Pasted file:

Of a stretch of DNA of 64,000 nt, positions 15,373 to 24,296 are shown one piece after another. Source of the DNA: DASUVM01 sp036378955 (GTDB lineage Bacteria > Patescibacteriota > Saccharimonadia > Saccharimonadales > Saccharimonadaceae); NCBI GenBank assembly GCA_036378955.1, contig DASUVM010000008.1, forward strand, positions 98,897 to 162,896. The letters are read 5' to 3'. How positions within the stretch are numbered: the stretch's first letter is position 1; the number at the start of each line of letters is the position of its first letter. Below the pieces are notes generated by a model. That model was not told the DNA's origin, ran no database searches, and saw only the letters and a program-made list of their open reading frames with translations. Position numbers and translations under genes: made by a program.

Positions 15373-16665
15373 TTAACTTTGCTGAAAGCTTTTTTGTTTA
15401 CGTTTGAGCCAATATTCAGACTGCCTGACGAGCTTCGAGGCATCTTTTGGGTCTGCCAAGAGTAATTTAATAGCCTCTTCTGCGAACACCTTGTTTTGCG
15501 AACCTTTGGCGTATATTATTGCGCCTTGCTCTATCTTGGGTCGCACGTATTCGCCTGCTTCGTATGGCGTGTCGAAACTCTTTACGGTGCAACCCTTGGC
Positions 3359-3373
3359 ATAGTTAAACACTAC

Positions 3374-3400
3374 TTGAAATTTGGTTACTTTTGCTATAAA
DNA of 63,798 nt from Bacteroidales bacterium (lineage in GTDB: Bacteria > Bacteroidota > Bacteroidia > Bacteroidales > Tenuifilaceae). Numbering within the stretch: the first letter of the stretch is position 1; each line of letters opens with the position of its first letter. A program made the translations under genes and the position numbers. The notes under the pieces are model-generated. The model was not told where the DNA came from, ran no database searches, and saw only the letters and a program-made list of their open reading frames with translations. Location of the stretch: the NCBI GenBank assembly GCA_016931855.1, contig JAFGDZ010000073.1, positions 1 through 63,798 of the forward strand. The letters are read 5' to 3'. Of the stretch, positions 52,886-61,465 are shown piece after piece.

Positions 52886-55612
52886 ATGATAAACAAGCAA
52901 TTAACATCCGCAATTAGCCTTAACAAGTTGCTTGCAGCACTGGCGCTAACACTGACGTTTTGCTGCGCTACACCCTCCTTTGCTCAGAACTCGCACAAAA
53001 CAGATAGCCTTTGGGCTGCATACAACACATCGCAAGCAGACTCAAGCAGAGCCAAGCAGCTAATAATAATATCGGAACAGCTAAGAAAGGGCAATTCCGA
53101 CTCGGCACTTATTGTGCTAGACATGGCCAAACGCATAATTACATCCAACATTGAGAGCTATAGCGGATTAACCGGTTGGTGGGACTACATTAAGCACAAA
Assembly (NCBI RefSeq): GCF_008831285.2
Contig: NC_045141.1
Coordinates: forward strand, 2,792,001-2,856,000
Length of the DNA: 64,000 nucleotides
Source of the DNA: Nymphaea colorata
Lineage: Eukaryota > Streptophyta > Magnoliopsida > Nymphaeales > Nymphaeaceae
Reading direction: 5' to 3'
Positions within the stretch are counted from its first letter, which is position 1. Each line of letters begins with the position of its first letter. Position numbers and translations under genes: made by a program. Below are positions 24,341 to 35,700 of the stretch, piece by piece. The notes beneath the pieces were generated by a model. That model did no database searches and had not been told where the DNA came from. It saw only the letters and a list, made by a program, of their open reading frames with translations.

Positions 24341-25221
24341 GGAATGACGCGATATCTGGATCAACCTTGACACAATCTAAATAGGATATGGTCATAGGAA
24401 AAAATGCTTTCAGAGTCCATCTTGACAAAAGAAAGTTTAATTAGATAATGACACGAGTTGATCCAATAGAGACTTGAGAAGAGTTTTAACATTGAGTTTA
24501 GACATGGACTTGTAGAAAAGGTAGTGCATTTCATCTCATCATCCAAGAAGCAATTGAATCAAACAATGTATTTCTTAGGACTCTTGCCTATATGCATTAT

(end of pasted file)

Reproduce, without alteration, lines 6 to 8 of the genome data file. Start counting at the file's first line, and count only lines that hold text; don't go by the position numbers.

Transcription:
Positions 3359-3373
3359 ATAGTTAAACACTAC

Positions 3374-3400